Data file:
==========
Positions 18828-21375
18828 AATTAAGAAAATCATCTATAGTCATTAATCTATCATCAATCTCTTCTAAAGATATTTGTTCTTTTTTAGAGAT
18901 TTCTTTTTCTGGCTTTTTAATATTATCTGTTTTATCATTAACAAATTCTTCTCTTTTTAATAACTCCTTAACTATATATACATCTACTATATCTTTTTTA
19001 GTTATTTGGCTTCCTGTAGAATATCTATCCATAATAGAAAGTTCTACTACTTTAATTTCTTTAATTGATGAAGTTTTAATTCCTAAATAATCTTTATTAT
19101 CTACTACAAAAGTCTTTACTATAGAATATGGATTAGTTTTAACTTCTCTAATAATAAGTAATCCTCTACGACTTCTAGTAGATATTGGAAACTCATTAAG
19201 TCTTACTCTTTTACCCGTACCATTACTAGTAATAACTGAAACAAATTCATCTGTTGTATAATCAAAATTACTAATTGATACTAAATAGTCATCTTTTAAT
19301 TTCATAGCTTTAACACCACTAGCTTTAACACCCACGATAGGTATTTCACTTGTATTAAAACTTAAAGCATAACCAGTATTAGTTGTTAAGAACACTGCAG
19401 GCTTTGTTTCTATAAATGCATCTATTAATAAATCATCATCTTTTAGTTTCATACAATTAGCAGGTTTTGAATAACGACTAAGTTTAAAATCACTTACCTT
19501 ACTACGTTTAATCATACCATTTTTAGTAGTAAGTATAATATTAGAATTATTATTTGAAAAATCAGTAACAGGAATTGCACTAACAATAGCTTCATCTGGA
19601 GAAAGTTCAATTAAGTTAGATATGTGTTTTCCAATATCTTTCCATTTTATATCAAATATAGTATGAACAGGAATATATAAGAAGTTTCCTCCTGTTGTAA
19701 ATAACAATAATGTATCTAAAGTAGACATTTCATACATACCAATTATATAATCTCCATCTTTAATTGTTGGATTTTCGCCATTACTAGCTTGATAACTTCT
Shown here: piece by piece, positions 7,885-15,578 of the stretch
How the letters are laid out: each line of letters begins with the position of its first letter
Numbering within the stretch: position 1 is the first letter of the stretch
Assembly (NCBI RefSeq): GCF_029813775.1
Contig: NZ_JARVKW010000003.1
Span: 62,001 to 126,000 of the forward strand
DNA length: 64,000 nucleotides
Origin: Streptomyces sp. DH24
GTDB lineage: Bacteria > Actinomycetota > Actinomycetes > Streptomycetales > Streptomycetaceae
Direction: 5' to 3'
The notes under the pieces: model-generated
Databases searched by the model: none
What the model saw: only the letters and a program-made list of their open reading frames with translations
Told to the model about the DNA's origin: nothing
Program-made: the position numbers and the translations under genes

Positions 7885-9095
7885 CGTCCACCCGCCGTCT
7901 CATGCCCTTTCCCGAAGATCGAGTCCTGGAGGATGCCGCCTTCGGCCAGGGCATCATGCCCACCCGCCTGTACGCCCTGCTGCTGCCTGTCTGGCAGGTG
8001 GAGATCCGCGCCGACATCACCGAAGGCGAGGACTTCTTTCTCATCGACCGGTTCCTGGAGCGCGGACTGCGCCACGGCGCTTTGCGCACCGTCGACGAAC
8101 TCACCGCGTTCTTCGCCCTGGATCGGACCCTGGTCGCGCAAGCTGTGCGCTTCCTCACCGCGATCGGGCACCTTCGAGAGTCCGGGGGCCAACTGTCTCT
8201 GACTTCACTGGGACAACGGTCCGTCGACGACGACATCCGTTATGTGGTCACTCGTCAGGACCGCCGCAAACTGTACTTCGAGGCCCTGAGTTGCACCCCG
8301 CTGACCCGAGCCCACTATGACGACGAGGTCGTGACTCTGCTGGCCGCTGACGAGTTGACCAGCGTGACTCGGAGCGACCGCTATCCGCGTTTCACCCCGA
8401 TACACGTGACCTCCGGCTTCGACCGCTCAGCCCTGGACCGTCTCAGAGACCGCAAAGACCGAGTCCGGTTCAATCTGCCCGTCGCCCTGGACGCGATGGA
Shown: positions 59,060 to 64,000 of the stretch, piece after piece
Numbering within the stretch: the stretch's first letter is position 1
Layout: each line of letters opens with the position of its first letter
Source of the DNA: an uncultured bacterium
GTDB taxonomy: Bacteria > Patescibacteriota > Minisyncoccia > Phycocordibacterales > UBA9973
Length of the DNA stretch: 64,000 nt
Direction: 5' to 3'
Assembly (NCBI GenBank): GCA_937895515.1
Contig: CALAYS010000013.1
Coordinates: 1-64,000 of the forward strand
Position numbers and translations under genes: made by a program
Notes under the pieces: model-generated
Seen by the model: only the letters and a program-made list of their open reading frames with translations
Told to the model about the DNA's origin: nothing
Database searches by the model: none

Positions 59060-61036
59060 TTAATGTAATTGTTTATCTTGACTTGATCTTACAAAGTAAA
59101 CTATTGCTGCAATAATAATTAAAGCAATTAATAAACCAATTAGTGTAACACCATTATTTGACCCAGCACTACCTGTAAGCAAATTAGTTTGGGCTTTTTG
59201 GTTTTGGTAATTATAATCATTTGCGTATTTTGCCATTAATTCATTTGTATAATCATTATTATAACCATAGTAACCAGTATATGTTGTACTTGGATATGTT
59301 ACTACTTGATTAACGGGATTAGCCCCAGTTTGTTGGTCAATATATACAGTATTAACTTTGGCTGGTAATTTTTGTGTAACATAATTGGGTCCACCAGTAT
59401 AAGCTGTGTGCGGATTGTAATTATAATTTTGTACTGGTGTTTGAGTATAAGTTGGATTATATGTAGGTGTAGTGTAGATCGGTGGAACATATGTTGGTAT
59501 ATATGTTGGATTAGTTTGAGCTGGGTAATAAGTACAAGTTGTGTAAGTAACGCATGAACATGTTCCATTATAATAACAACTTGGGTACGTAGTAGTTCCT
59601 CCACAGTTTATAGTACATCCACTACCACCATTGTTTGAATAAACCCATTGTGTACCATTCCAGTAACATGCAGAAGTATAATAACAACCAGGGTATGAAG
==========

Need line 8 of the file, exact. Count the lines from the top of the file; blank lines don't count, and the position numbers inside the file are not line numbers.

19401 GCTTTGTTTCTATAAATGCATCTATTAATAAATCATCATCTTTTAGTTTCATACAATTAGCAGGTTTTGAATAACGACTAAGTTTAAAATCACTTACCTT